creating a "temporary" memory with the content of your source files, with both Source and Target units of each segment filled with the source text. (See bellow, how its TMX exported file should look like to be imported into a Select Project.)
Sub-segment leveraging is certainly one area in which modern TEnTs have a lot of potential for improvement. If implemented correctly, it can save time and, most importantly, facilitate consistency without requiring a lot of time spent on creating and tweaking glossaries. I intend to take a close look at this program after the holidays.
The latest Tool Kit contains a nice description and details about importing the newly-available
Microsoft Terminology Collection into the translation environment of your choice. If your tool does not support the TBX format, however, you will have to transform the data into the proper format (e.g. CSV) before importing it.
The Tool Kit suggests using the excellent XBench for importing the TBX terminology file and exporting it into a comma-separated file. It also warns that XBench drops the “definition” field which, in my opinion, contains very useful context information. So in this case I’d say XBench is not the way to go.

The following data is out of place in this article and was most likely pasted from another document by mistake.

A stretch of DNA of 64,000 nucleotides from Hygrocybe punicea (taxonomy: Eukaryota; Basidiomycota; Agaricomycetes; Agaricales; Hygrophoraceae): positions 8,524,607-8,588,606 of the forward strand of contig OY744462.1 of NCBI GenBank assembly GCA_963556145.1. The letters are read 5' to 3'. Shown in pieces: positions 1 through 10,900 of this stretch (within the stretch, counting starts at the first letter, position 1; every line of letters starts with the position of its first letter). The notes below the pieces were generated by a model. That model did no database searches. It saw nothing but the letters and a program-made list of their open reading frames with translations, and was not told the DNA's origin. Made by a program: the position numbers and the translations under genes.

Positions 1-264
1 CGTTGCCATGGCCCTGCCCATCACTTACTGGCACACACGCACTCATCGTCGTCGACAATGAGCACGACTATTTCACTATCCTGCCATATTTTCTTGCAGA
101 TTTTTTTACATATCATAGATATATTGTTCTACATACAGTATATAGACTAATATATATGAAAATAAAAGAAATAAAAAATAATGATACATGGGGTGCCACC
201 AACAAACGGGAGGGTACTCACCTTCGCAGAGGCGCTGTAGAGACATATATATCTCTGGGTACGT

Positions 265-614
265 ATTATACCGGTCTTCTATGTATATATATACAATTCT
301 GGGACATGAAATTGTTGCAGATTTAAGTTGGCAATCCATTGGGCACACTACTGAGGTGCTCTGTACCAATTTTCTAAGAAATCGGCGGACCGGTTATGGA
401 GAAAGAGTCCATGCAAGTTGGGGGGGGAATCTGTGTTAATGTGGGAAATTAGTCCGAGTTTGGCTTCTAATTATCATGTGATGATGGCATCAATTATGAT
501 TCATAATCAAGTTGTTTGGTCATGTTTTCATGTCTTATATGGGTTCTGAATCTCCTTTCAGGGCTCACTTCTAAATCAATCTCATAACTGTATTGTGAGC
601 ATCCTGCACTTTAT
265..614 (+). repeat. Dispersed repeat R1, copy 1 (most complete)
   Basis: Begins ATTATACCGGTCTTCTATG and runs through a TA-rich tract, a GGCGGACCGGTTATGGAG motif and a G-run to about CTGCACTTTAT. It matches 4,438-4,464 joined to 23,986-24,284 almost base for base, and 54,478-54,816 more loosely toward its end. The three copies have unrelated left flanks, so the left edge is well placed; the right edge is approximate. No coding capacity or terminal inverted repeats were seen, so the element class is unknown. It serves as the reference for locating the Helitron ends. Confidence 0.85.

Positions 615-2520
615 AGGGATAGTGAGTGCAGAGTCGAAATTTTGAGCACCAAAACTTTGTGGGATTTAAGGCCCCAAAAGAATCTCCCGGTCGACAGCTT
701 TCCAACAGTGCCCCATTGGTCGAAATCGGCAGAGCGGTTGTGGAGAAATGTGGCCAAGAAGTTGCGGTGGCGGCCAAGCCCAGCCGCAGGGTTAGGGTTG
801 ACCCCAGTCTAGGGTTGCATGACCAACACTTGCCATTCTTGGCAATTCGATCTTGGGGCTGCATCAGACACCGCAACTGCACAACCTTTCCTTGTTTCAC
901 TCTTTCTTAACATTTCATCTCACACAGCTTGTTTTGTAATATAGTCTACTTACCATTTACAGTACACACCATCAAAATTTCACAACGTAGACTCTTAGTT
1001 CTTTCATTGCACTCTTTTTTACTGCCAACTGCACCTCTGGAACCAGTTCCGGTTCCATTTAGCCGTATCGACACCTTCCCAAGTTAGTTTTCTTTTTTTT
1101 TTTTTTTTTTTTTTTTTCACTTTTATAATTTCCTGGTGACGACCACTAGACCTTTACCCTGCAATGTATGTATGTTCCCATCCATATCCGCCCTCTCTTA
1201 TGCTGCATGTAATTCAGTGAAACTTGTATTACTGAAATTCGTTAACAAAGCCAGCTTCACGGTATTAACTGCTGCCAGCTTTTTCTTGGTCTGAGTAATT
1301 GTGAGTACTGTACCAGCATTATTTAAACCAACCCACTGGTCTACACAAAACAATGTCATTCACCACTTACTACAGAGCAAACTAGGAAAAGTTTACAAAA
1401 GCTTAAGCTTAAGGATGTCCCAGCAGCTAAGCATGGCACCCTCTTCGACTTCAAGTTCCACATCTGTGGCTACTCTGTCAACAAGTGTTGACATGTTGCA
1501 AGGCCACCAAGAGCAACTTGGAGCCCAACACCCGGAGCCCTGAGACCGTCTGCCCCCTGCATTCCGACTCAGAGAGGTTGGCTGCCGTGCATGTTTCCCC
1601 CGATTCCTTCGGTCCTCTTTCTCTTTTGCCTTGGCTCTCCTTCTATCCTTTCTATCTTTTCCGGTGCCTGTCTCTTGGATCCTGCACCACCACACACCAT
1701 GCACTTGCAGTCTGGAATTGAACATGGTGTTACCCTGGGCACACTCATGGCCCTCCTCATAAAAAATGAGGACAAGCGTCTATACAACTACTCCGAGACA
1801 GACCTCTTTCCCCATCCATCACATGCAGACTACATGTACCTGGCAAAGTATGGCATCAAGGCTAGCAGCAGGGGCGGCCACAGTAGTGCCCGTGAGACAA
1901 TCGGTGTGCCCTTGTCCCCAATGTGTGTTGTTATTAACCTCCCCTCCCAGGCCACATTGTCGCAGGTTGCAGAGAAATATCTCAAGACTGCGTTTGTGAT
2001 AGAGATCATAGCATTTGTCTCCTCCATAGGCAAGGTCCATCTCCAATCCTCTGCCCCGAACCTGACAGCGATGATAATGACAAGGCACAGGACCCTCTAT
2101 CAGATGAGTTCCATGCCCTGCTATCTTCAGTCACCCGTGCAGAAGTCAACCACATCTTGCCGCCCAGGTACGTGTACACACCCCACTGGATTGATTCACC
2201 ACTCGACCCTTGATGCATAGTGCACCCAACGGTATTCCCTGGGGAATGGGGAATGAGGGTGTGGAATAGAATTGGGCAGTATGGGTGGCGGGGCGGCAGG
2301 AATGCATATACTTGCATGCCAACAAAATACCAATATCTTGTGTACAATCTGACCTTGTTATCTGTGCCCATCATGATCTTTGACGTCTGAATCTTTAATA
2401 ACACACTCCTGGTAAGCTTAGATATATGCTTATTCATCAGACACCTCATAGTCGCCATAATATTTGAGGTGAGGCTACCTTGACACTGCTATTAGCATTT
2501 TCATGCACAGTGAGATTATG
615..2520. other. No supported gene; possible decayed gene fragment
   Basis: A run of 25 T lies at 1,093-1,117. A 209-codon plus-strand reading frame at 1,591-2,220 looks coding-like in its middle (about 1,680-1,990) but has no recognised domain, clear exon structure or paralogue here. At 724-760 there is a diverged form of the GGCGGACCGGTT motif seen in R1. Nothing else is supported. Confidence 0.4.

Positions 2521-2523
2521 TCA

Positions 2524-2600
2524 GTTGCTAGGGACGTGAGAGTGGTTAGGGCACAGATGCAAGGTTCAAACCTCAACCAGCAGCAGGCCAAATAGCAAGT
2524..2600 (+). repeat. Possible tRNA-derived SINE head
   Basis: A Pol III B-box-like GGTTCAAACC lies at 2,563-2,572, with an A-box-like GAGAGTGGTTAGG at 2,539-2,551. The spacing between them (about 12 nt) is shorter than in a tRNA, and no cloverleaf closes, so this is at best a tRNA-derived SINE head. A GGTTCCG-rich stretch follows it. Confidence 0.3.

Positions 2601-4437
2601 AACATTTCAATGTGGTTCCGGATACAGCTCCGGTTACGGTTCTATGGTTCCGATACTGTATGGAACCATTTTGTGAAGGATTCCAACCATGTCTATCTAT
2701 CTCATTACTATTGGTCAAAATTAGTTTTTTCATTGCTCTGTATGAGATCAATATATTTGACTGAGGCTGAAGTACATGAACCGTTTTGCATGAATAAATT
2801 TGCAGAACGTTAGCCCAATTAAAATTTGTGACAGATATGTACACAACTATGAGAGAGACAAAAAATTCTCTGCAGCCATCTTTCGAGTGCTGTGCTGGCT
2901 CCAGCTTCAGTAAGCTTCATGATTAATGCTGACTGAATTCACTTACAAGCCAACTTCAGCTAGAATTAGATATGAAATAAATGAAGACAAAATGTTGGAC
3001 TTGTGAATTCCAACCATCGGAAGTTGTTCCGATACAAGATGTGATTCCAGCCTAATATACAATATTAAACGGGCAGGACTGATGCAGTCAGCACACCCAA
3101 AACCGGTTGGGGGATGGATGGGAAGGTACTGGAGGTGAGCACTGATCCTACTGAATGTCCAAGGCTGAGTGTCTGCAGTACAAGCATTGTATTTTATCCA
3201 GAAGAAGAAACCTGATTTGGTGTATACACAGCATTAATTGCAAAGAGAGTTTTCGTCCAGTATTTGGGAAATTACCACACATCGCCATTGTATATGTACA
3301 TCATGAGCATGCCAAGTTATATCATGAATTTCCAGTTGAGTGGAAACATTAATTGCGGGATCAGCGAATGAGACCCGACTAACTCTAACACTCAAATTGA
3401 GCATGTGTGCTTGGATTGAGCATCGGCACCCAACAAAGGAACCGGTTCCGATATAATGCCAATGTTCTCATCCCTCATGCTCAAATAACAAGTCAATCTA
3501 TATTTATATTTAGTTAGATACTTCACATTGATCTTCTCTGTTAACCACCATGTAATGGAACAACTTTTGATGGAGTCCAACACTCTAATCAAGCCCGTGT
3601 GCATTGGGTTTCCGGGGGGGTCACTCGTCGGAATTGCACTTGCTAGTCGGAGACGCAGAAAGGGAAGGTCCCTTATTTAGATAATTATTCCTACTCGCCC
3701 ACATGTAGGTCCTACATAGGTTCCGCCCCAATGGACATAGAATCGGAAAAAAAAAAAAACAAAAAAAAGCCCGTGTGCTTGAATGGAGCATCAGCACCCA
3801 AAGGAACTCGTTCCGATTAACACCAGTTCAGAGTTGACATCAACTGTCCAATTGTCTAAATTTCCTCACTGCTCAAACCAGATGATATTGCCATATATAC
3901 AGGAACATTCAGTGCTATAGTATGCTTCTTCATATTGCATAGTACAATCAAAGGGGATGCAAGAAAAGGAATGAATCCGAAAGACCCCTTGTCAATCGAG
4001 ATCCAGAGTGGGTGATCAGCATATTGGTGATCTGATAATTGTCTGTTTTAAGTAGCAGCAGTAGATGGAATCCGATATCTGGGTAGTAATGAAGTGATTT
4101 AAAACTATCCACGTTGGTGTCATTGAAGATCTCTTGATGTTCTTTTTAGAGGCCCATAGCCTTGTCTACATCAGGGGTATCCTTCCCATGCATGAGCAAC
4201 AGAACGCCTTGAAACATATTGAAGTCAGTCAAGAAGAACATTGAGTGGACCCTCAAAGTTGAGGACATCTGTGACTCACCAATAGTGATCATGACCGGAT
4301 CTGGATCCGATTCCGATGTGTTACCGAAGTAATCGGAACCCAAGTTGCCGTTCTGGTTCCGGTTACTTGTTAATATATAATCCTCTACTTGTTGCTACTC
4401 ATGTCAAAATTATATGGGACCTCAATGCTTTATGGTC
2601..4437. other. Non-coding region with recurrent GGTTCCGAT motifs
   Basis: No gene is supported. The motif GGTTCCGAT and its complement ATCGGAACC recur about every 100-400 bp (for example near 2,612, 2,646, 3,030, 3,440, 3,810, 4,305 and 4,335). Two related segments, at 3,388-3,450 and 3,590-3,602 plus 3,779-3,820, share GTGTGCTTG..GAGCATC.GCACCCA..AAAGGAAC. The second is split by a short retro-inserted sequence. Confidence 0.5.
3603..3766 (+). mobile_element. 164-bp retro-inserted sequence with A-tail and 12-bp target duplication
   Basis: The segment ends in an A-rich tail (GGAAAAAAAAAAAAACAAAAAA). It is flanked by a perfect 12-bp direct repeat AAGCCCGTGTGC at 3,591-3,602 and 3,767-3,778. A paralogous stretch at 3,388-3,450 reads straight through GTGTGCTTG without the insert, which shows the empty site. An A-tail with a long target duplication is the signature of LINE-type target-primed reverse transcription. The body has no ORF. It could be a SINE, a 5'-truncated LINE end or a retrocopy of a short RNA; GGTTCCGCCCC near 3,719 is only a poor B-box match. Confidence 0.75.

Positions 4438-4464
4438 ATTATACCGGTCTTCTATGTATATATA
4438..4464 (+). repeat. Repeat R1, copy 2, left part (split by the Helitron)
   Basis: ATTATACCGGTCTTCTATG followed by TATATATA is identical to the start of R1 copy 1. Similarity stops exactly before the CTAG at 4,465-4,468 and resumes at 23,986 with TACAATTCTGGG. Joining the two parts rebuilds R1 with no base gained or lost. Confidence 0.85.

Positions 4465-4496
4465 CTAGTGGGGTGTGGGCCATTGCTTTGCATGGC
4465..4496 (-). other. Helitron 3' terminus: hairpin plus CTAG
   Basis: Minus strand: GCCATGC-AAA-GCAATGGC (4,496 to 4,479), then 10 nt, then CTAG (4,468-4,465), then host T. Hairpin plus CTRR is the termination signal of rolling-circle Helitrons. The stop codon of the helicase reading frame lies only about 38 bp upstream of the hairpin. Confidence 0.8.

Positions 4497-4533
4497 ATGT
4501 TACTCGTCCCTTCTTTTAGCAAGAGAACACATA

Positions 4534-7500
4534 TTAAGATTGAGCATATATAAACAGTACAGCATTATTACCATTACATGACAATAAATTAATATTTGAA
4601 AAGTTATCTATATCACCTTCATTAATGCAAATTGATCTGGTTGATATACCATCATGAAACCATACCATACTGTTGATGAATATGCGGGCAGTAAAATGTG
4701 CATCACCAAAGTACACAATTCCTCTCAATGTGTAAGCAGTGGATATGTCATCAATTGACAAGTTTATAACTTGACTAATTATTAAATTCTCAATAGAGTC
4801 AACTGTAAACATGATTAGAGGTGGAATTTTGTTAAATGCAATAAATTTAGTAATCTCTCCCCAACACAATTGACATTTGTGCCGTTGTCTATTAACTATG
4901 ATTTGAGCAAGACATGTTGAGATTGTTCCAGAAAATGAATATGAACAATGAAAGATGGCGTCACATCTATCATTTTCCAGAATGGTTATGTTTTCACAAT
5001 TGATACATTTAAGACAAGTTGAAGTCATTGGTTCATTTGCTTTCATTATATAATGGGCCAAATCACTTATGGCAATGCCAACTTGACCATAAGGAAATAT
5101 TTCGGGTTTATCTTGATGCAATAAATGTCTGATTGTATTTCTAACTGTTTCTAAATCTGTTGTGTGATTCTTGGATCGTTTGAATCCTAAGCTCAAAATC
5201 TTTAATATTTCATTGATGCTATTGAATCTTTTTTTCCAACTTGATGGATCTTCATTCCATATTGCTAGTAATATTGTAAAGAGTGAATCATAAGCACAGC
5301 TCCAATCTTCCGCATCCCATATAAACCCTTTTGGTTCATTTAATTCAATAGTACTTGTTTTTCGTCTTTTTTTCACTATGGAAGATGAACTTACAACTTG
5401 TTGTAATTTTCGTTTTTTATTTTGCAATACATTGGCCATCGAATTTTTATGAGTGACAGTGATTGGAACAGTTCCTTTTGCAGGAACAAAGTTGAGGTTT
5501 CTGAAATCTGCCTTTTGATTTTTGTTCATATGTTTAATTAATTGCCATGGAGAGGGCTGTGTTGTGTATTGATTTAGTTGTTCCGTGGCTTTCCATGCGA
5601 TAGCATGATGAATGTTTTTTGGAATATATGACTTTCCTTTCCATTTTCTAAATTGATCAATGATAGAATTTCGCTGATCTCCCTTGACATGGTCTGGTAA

By digging into the memoQ user discussion formum, I found this useful tidbit of information by Denis Hay:
True, we don’t have official support for TBX yet, but just add ".xml" to your file, open in Excel 2003 or 2007 and save as Unicode text. You will easily be able to import that into any memoQ termbase, picking only those columns you want.
Excellent. This should solve the problem and make the TBX easily accessible even if your favorite translation tool does not support this format natively (as is currently the case with memoQ).
Another solution that I tried and found to be working flawlessly is using Wordfast Pro, which supports TBX out of the box and allows you to export an imported glossary to CSV format. Wordfast Pro is available in a free trial version, which has some limitations. I’m not sure if the free version will allow to import and then export the whole Microsoft glossary, but my guess is it will.